Voters in Lake Park High School District 108 will decide next Tuesday whether the latest effort to build an indoor aquatic center at the Roselle school will be successful.
Two referendum questions on the March 18 primary ballot ask if voters will support a proposal to borrow $8.5 million to build the pool and a tax rate increase to provide $390,000 a year to operate it.
The district proposes construction of a 23,500-square-foot facility with an eight-lane competition pool and a smaller pool with warmer water for a total of $9.1 million. Officials have said the district would close the gap between the amount it seeks to borrow and the total construction cost using funds from its reserves.
The aquatic center would be built at Lake Park's east campus on Medinah Road with seating for 330 spectators, locker rooms and family changing areas, offices and entrances from both inside and outside the school. Public lap swimming hours and time for programs run by the Bloomingdale, Itasca, Medinah and Roselle park districts would be built into the pool's schedule.
As Election Day nears, pool plans are drawing both supporters and skeptics.
Supporters have formed a citizens group called People for a Pool, which has worked to register student voters and pass out information about the benefits of the proposed aquatic center. They say it would give a home to the 105 members of Lake Park's girls and boys swimming and diving teams, provide all athletes a place to rehabilitate injuries in water and make water safety education available to all of Lake Park's roughly 3,000 students.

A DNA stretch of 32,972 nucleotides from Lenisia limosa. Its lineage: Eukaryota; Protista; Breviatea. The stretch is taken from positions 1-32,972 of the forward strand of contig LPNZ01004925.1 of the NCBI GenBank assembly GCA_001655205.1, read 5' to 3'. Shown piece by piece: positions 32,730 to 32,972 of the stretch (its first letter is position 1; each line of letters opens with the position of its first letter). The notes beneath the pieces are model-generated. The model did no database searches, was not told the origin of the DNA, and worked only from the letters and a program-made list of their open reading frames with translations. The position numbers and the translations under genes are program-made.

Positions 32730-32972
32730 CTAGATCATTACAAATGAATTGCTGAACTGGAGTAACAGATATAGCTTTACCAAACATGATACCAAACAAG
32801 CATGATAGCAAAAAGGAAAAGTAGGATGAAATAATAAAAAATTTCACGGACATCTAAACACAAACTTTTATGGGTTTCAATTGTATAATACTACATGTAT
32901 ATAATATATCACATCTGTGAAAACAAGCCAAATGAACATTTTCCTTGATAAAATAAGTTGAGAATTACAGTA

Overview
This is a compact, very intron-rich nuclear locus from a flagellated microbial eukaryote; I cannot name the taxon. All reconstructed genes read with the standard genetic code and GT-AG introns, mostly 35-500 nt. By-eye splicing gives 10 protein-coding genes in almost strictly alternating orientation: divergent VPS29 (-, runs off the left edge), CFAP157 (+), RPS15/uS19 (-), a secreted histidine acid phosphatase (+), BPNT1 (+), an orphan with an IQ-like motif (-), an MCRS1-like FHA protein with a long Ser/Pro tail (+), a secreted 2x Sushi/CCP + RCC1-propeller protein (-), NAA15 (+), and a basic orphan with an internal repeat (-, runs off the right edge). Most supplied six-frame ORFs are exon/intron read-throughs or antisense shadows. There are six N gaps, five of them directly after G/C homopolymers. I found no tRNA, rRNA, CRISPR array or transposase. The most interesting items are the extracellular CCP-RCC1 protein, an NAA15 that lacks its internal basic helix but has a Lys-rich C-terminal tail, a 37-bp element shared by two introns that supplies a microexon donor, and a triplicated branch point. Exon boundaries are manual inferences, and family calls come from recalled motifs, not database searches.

Lisa Gregor of Itasca, president of People for a Pool, said an indoor aquatic center is an amenity Lake Park lacks when compared with similar suburban high schools.
"It seems like this is something that's really missing from Lake Park," Gregor said. "You have to think it makes our homes more desirable to have a high school that has all the components you would expect a large, really well-regarded suburban high school to have."
Opponents question whether now is a good time to borrow $8.5 million to build a pool, especially because paying interest on the 10-year loan will cost the district an additional $2.8 million.
District residents who oppose construction of a pool, like Phil Van Duyne of Roselle, say voters already have spoken out against increased costs, turning down previous pool referendum questions as recently as last April.
Assistant Superintendent for Business Services Jeff O'Connell estimates taxes would increase a total of $25.04 a year for the owner of a $200,000 home and $37.56 a year for the owner of a $300,000 home if voters approve both the idea of borrowing $8.5 million and the tax increase to bring in additional funding to operate the pool.
Both questions must be approved for the pool to be built. Superintendent Lynne Panega said the facility could be finished and ready for use by August 2015 if voters so choose.